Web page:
South Korea, Japan and Hong Kong have the world's top three highest average Internet connection speeds, according to an Akamai report, which puts the global average speed at 1.5 megabits per second (Mbps).
|Asia-Pacific average connection speeds|
|Country||Speed in Mbps|
The Web company said in its second-half 2009 report, the three countries showed the fastest average connection speeds at 11.3Mbps for South Korea, 7.3Mbps for Japan and 6.9Mbps for Hong Kong.
The United States was ranked 19th, with an average connection speed at 3.8Mbps, and the United Kingdom was 25th with 3.3Mbps.
The three Asian countries, together with Taiwan, last year also topped a global FTTH (fiber-to-the-home) ranking for their adoption of high-speed fiber networks.
Akamai's report also noted that Thailand posted a marked increase in connection speed between the first and second quarters of this year, clocking a 24 percent jump. South Korea also showed a 3.2 percent increase, but every other country in the region posted a drop in speeds.
Attack traffic diversifying
Akamai also observed that online attacks were originating from a wider spread of countries. It said attack traffic came from 201 unique countries in this quarter, up from 68 just the quarter before.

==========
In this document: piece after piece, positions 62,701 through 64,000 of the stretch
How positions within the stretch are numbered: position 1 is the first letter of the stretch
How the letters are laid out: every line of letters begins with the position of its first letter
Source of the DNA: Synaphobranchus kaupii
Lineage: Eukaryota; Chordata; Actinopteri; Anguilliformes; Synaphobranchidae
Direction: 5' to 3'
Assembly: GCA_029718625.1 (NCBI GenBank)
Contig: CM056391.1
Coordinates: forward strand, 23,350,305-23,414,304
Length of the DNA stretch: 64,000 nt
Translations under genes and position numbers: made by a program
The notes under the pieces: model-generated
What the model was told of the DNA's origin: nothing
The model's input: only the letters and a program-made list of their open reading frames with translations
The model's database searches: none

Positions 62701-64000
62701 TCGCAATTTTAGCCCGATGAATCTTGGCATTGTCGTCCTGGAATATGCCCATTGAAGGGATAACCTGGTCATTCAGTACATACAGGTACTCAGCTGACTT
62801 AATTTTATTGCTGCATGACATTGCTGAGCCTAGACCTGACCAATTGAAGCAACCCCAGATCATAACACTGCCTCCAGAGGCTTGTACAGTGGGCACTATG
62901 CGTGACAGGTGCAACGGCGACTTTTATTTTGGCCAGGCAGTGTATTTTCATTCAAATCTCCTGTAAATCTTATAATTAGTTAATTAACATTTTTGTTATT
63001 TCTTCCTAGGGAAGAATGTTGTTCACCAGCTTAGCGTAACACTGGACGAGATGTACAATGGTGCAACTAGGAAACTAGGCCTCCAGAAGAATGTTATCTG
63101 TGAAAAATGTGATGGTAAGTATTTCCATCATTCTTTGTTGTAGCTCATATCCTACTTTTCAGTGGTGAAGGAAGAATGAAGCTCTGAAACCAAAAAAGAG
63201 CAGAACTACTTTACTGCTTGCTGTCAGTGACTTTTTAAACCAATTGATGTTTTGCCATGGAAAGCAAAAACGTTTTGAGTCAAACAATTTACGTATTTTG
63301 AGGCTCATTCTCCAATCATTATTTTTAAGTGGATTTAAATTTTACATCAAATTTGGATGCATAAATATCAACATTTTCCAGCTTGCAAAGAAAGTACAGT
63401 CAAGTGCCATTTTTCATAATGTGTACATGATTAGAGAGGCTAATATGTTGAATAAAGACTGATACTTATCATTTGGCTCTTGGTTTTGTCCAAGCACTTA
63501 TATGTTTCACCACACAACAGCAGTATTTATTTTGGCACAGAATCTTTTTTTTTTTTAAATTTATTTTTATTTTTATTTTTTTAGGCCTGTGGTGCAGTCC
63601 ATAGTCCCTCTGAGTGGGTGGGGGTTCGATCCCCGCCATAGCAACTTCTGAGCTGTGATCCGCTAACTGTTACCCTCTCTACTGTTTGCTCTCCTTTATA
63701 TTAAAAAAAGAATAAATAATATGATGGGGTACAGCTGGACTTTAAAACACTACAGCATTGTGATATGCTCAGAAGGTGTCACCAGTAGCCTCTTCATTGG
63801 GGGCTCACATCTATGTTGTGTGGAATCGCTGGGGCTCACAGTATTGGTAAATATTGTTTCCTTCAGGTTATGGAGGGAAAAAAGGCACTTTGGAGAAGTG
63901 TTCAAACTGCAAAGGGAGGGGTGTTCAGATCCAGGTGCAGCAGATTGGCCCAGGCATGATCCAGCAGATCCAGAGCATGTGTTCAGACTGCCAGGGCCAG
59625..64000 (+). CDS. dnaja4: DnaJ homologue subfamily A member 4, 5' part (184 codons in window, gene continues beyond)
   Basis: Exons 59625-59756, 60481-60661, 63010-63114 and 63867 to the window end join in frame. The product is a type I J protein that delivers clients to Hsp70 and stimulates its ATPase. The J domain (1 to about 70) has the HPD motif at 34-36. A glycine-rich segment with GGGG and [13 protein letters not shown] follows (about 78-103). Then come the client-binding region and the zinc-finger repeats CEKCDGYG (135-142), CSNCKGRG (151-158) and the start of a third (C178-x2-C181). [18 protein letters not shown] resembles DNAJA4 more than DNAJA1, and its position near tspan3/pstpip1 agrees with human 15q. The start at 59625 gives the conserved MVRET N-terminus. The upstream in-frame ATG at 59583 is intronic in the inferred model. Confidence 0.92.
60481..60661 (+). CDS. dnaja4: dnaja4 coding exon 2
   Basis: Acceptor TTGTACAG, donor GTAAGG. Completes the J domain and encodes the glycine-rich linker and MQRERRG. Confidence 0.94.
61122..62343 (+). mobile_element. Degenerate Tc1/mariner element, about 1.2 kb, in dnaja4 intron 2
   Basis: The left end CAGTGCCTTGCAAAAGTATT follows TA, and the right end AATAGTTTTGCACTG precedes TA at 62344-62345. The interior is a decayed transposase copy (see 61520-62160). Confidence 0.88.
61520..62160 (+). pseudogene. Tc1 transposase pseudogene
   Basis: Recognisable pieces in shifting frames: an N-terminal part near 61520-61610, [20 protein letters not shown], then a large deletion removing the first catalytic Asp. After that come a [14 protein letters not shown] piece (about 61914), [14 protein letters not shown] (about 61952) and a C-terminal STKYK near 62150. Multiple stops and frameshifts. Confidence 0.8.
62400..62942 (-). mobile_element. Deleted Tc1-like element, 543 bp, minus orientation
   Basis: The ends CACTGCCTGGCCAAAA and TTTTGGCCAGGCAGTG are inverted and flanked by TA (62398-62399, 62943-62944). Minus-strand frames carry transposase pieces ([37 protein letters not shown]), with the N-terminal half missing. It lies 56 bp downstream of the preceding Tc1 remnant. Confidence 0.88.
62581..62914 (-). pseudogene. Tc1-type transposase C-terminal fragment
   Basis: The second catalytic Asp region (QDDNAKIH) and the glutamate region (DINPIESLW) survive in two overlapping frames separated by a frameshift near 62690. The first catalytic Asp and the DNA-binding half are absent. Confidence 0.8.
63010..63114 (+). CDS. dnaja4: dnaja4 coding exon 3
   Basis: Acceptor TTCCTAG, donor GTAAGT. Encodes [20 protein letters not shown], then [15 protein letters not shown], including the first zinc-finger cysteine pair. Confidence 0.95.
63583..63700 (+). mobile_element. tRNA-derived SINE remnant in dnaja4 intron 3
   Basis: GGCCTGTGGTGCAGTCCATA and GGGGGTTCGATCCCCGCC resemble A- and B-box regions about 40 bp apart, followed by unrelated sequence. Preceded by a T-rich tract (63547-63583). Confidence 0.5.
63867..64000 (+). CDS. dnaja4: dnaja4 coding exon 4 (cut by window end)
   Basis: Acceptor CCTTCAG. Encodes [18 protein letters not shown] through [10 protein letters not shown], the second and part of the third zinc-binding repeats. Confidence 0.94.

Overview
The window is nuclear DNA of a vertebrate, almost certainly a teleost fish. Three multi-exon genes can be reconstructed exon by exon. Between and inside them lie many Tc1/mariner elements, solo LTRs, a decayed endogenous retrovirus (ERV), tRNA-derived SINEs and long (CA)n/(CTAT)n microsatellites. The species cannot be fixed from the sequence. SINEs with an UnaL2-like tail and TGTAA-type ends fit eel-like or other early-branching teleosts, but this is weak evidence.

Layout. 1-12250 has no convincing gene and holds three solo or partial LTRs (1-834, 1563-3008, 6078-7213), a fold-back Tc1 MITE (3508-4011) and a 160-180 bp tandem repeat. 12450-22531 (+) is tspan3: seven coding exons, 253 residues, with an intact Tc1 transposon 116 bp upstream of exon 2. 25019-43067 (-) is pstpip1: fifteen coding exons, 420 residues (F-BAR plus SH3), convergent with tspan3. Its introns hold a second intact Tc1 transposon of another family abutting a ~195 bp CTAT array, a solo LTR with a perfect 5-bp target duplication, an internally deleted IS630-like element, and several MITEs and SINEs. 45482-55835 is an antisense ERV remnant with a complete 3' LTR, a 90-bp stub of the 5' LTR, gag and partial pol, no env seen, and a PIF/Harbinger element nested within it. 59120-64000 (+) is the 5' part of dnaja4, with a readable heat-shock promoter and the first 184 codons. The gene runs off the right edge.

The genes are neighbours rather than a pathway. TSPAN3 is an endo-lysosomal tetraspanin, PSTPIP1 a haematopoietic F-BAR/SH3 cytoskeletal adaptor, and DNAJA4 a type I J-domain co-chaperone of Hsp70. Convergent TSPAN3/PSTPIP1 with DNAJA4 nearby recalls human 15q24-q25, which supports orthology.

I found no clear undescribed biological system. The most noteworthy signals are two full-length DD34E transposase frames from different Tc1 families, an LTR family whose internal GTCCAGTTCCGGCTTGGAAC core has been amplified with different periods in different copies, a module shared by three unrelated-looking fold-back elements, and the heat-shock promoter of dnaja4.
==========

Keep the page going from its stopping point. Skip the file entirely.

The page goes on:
"The U.S. and China continued to be the two largest sources of attack traffic, accounting for nearly 45 percent of observed attack traffic in total," it said.
Meanwhile, the Anti-Phishing Work Group (APWG) said in its latest report that the first half of this year saw a spike in the number of unique phishing Web sites detected, which was the second-highest it has recorded, at 49,084 detected in June. The highest was logged over two years ago in April 2007, at 55,643.
The APWG Chairman David Jevans said: "Of even greater concern is the skyrocketing sophistication and proliferation of malicious software designed to steal online passwords and user names.
"New malicious software such as the Zeus trojan, exhibit a level of sophistication that would make the best software programmers envious," he said.
Dan Hubbard, Websense CTO and a contributing analyst to the APWG trend report, said it was becoming increasingly difficult to separate attacks targeted at banking information from those attempting to get user credentials from Web sites such as social networks. Additionally, attacks on non-banking sites may lead to hackers coming full circle and gaining sensitive user banking information, he said.
The number of banking trojan and password-stealing crimeware infections detected increased more than 186 percent between the last quarter of 2008 and the second quarter of this, year, the APWG said.
In an effort to beef up the country's IT security infrastructure and guard against impending threats, the Singapore government Wednesday announced plans to set up an IT security agency, to come under the purview of the nation's Internal Security Department.